Stuart Blog 2: Neel Life Stories

Sunday, September 19, 2004

Neel Life Stories

Neel Life Stories

Neel Life Stories
Alice Neel's portraits stripped her subjects bare -- often literally -- and expertly revealed their inner lives. On the eve of a Whitney retrospective, Neel's subjects reflect on sitting for a modern master.

By Edith Newhall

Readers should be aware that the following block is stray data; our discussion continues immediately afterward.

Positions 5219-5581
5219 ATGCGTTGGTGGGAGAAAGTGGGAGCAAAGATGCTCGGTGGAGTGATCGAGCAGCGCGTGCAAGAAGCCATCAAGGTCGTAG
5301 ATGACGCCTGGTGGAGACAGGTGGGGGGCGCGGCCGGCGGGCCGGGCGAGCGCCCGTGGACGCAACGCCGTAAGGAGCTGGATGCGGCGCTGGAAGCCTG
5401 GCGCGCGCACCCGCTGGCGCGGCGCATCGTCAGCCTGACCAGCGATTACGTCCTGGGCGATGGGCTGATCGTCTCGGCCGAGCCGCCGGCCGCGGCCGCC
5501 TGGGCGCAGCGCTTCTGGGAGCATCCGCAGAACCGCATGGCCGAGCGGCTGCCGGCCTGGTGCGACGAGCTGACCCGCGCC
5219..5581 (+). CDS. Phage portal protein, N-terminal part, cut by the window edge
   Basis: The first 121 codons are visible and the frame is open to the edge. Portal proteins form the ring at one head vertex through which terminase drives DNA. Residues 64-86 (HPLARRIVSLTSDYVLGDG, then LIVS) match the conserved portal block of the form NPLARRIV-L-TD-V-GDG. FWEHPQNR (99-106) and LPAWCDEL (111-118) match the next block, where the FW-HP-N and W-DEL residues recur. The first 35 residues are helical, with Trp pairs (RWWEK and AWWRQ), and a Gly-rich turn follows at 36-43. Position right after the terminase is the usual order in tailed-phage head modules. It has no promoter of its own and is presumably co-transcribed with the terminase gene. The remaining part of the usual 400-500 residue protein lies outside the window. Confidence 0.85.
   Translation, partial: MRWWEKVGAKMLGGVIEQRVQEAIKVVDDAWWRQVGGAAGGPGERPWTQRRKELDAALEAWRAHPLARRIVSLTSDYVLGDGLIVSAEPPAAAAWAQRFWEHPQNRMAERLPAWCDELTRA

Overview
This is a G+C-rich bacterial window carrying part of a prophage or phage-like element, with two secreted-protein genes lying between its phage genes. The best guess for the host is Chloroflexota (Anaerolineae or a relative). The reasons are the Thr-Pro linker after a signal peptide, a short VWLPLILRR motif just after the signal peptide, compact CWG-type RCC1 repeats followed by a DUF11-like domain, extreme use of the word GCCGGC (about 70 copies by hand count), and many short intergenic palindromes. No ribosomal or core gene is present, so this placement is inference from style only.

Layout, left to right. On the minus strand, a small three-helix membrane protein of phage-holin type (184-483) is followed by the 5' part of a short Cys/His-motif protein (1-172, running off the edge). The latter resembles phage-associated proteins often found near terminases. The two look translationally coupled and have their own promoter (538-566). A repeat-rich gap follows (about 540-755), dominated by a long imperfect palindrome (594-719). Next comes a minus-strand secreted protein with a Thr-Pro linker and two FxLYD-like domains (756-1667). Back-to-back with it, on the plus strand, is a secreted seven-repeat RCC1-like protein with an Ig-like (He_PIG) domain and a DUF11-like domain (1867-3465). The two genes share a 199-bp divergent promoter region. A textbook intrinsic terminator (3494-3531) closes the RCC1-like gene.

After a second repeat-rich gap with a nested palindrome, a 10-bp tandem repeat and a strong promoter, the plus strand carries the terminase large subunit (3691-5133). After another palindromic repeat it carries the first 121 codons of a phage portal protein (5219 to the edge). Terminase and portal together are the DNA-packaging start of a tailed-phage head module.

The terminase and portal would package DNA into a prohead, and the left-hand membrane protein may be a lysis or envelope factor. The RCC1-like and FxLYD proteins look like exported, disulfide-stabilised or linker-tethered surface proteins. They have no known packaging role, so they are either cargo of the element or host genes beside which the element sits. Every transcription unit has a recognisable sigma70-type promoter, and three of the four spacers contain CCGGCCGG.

Probably no other twentieth-century American figurative painter developed as singular a style as Alice Neel. Her provocative portraits of art-world celebrities like Andy Warhol and Allen Ginsberg -- along with dozens of other people who caught her fancy -- made her the quintessential artist's artist. But broad public recognition of Neel's work was anything but immediate. Her portraits and dark social commentaries seemed hopelessly out of date during the mid-century decades of Abstract Expressionism; it wasn't until the seventies that Neel, who died in 1984, really began to enjoy success. Now, 26 years after her first Whitney retrospective, figurative painting is the artistic style of the moment and Neel, its most uncompromising proponent, is about to be fĂȘted again. "The Art of Alice Neel," a traveling exhibit organized by the Philadelphia Museum of Art and opening at the Whitney on June 29, stands to reveal the painter not just as an idiosyncratic voice but an influential one.

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